Why Cystitis Is More Common In Women
Cystitis is an inflammation of the bladder, often caused by a bacterial infection. It is a common condition amongst women, with mild cases generally clearing up in a few days.
The symptoms of cystitis include:
Pain during urination such as burning or stinging
A sudden, urgent need to urinate
Urinating small amounts frequently
Strong smelling urine that may also be dark or cloudy
Pain in the lower abdomen
Feeling generally ill
There are thought to be two reasons why women get cystitis more frequently than men.
1. Women have a shorter urethra
The first reason why women are more likely to get cystitis than men is that women have a shorter urethra. (The urethra is the tube that carries urine from the bladder outside the body.) Because the urethra is shorter, the bacteria have less distance to travel to the bladder where they can cause an infection and inflammation.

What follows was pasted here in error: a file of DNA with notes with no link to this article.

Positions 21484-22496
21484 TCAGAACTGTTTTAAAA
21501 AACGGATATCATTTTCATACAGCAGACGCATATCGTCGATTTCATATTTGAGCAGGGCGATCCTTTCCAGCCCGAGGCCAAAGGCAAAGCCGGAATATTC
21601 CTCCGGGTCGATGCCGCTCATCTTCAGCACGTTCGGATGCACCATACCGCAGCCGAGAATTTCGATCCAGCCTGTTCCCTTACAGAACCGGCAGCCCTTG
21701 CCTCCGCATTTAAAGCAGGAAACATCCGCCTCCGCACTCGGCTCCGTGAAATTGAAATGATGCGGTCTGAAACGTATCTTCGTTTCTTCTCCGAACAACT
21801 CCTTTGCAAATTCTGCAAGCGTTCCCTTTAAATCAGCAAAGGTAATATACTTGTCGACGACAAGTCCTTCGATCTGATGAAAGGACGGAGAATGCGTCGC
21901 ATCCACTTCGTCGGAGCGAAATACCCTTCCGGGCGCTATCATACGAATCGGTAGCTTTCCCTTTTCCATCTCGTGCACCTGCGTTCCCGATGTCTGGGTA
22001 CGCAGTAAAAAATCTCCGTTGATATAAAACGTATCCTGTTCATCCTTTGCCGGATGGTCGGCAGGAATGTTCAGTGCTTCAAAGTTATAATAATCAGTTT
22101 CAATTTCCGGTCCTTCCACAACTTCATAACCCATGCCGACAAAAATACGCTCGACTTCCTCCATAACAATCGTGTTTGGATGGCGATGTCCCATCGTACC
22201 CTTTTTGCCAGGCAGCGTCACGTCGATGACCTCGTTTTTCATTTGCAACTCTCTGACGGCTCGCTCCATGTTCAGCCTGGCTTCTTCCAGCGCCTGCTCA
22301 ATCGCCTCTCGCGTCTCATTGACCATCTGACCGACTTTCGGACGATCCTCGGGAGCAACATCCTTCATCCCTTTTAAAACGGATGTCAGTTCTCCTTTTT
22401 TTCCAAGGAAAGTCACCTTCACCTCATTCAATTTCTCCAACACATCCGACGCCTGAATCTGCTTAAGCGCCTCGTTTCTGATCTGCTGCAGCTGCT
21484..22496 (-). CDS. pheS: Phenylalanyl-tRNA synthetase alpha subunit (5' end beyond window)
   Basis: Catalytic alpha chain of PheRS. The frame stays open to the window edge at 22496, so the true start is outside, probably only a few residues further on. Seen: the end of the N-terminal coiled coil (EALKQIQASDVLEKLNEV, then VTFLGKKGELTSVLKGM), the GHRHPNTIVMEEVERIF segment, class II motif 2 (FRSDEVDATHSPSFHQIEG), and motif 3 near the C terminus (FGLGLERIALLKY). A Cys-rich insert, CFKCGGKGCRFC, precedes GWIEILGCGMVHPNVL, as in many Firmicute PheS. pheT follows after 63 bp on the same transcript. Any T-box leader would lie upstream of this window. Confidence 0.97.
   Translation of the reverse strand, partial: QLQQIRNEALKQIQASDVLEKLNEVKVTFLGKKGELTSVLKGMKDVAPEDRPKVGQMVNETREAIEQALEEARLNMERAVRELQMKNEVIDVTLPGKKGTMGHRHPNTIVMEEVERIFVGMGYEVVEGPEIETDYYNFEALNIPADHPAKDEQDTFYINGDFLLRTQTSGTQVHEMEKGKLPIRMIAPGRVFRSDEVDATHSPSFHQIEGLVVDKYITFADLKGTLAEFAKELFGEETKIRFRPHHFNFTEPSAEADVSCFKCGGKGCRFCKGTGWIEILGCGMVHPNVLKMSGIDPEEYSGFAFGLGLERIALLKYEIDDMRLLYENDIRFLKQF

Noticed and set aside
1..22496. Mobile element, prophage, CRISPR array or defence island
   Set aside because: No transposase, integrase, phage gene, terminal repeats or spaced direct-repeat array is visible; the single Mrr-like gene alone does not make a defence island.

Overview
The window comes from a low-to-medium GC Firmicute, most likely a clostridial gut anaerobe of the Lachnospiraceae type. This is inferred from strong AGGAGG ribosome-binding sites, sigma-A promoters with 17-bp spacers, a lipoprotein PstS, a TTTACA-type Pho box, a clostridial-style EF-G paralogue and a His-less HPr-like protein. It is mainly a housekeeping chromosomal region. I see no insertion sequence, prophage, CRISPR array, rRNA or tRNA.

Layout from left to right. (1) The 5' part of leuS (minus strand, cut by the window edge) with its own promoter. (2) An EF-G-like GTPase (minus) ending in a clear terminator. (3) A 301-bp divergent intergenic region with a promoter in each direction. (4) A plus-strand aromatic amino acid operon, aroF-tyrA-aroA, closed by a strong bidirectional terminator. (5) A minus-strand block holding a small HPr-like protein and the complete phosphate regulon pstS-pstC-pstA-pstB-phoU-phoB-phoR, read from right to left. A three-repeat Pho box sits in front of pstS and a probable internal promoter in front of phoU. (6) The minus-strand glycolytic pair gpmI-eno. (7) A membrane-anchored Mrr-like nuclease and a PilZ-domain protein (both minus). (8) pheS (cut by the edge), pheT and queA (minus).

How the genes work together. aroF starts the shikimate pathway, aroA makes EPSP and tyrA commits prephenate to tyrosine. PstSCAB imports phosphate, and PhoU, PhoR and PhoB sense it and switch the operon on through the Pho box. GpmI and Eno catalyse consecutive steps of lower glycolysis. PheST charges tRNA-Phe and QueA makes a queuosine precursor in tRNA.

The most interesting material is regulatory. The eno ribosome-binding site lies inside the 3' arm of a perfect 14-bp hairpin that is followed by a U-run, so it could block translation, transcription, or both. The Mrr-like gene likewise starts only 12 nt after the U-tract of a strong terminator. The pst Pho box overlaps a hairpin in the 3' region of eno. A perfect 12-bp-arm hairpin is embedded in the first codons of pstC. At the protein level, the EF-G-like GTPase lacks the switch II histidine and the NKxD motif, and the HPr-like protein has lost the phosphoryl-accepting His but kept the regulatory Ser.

Making sure you empty your bladder fully when you go to the toilet and as soon as possible after sex can help to flush out any bacteria that may have made their way into your urethra.
2. The urethra and anus are closer together
Secondly, the opening of the urethra and the anus are much closer together in women. This means bacteria are more likely to be transferred from the anus to the urethra. Combined with the shorter urethra, this makes it much easier for bacteria to cause an infection in women.
Bacteria are more likely to be spread if you wipe from back to front after going to the toilet, so make sure you wipe in the other direction to help prevent this.
What to do if you’re a man with symptoms of cystitis
Men get urinary tract infections (UTIs) much less frequently than women. If you are male and feel like you have the symptoms of cystitis listed above, you should get checked out by your doctor since your symptoms could be due to an underlying condition.